Censorship and Art

by Christian Ohnimus                                                                         Wednesday, November 13

A friend of mine recently posted on Facebook, stating that to censor art is an injustice. Why? Because art is tied to Man’s soul and to stifle art means stifling humanity. So, should we censor art? I believe that that depends on the definition of “art”. If we adhere to the modern definition of art as mere “self-expression” then absolutely, yes. Why? Because mere self-expression is quite often entirely inappropriate for public display and, at times, is even evil. Every action willfully committed by every person is an act that in some way expresses the self. Every act says something about the actor. This is true of good acts like giving to the less fortunate or loving a family member even when it’s hard but it is also true of evil acts as well. Arson is just as much an act of self-expression as is feeding the hungry. Destroying a life says just as much about the person as saving a life. However, this does not mean that we must tolerate the evil for the sake of the good, especially considering that such evil acts are usually a direct detriment to the good. The same holds true for less extreme acts of self-expression or “art”. There is no reason why the obscene must be tolerated or, worse, broadcasted, for the sake of the beautiful.

“Art” as mere self-expression is entirely meaningless because then it means anything. “Art” becomes a tool meant only to mean whatever the “artist” wants it to mean, no matter how obscene or cruel. Art actually means something quite different: it is the expression of Truth through beauty or emotional power and that is something that should never be censored.

What this means, however, is that censorship can actually play a very important role in promoting art. Namely, it is that tool which we must employ to weed out the anti-art, so to speak, from real art. That is, to separate that which is a lie from that which is truth and to suppress the lies and broadcast the truth. Note here that I am not saying that we should censor bad art. Even bad art, if it is truly art, seeks to express the truth through beauty but it may do so poorly.  While bad art may contribute little to the beauty of our surroundings or our awareness of the truth neither does it undermine truth and the common good. Additionally, distinguishing between bad and good art can be difficult and somewhat subjective whereas the difference between art and anti-art is objective, distinct, and definitive. As such, censorship of bad art is inappropriate.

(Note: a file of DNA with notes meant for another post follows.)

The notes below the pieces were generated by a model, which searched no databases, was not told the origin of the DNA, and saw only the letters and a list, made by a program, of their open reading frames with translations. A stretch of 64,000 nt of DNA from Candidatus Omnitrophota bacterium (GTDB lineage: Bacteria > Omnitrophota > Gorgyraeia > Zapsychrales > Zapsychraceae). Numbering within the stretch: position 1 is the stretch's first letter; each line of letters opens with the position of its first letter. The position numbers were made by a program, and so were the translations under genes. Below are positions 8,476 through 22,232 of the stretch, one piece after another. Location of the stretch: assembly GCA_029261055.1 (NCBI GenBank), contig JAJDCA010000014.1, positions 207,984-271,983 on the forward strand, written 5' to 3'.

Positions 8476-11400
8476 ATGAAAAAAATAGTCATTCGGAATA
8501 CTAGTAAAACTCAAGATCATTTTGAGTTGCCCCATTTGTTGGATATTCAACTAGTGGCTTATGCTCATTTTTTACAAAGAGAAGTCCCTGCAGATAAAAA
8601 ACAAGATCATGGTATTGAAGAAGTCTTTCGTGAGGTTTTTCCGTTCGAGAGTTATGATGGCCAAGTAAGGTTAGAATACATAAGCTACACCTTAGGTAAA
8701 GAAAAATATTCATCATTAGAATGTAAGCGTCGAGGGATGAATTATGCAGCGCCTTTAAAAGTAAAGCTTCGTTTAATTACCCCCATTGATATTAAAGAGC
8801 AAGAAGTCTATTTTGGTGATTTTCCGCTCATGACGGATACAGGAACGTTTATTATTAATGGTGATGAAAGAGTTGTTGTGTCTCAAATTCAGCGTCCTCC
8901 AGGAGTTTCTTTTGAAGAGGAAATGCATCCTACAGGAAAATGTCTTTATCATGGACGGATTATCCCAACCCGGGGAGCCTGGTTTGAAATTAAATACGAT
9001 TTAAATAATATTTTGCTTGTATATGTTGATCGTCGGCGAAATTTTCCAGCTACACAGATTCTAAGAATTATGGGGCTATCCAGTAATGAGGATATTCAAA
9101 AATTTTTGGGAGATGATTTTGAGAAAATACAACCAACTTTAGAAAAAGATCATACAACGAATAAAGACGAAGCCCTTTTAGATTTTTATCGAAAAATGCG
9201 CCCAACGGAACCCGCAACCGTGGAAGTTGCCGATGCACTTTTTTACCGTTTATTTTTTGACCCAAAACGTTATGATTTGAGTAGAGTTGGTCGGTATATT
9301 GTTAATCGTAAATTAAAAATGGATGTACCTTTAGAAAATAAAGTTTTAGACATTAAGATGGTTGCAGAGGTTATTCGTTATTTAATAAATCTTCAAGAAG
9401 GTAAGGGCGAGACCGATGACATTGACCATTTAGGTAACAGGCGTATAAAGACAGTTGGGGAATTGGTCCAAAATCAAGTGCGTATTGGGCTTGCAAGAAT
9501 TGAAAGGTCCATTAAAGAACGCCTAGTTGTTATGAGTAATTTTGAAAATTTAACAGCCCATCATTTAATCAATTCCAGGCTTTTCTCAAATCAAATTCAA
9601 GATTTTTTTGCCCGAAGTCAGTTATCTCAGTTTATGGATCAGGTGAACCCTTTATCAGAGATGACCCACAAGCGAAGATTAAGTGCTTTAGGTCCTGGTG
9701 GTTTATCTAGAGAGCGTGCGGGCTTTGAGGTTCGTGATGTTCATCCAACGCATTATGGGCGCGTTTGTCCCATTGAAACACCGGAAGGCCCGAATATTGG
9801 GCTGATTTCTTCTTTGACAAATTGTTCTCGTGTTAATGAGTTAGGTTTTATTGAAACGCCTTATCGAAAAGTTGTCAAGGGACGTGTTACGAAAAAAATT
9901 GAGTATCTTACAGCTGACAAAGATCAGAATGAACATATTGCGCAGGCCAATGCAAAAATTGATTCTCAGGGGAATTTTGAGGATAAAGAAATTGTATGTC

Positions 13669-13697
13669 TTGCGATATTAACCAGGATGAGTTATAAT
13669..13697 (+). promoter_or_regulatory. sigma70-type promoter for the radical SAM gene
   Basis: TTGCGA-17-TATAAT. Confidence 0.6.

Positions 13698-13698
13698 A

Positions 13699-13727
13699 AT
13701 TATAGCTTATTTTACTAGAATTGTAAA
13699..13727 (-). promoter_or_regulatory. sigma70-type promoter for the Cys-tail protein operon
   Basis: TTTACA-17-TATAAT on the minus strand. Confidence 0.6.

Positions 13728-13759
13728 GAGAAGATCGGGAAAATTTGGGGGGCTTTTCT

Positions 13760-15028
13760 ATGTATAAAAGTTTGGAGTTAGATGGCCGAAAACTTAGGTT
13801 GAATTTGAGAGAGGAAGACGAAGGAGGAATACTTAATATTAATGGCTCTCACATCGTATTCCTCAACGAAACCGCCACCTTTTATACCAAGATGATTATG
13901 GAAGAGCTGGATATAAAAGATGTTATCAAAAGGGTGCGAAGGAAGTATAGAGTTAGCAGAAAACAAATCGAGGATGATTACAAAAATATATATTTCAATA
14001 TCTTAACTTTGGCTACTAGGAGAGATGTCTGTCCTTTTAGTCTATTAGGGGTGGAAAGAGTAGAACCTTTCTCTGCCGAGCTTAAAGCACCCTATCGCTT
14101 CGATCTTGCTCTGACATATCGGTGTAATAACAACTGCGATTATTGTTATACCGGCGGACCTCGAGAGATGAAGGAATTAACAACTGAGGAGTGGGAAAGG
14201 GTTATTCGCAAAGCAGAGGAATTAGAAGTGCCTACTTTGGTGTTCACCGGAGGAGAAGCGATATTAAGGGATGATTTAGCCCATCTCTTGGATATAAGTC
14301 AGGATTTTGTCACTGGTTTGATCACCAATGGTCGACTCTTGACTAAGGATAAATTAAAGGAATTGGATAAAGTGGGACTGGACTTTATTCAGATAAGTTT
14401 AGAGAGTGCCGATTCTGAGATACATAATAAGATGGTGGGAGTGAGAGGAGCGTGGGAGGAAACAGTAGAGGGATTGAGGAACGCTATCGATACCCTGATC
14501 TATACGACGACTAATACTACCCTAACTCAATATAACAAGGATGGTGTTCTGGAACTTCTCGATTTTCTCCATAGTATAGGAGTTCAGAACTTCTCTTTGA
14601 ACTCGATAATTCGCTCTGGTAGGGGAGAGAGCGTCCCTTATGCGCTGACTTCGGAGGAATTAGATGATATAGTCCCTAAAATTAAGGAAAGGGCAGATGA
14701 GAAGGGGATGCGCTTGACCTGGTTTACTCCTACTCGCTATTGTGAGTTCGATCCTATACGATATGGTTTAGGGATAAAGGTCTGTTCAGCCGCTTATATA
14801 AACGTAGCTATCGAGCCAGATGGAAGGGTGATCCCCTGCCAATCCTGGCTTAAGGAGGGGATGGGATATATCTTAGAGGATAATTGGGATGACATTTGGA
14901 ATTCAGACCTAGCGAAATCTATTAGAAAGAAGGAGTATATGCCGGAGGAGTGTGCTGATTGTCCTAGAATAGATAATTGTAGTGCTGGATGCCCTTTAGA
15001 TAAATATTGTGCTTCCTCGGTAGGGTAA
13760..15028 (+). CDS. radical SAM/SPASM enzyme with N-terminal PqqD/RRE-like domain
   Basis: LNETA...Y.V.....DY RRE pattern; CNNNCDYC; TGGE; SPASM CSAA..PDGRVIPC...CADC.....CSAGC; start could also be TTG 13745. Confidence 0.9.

However, there should be no doubt that such anti-art as the controversial abortion “art” of a few years back, in which a Yale student artificially inseminated herself and subsequently took abortifacients over and over again to induce miscarriages, not only may but should be censored and, if at all possible, prevented in the first place. It is insanity that by merely labeling such acts as “art” that they should be transformed from disordered and deranged to challenging and avant-garde and, as a result, worthy of equal status on the public stage as real artistic accomplishments.

A painting is not made art by removing its frame and art is not made more free simply by releasing it of all constraints. True freedom of expression can only manifest when our orientation is directed towards Truth. Without the constraints of objective reality, of natural and divine law, we will only wander helplessly and expression becomes confused like the mindless babbling of a lunatic. However, art conformed to bend towards Truth may uplift us. It can inspire and set our hearts afire. It can pierce our souls and raise our spirits. After all, what is art but the splendor of the Truth?

Christian Ohnimus is a registered nurse in Grand Rapids, Michigan. He holds a Bachelors of Science in Nursing from Franciscan University. He is a contributor to The Porch and The Catholic Renaissance.

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2 thoughts on “Censorship and Art

  1. Pingback: Wilde Ideals – Godly Love | The Porch
  2. Pingback: Art is not a god | The Porch

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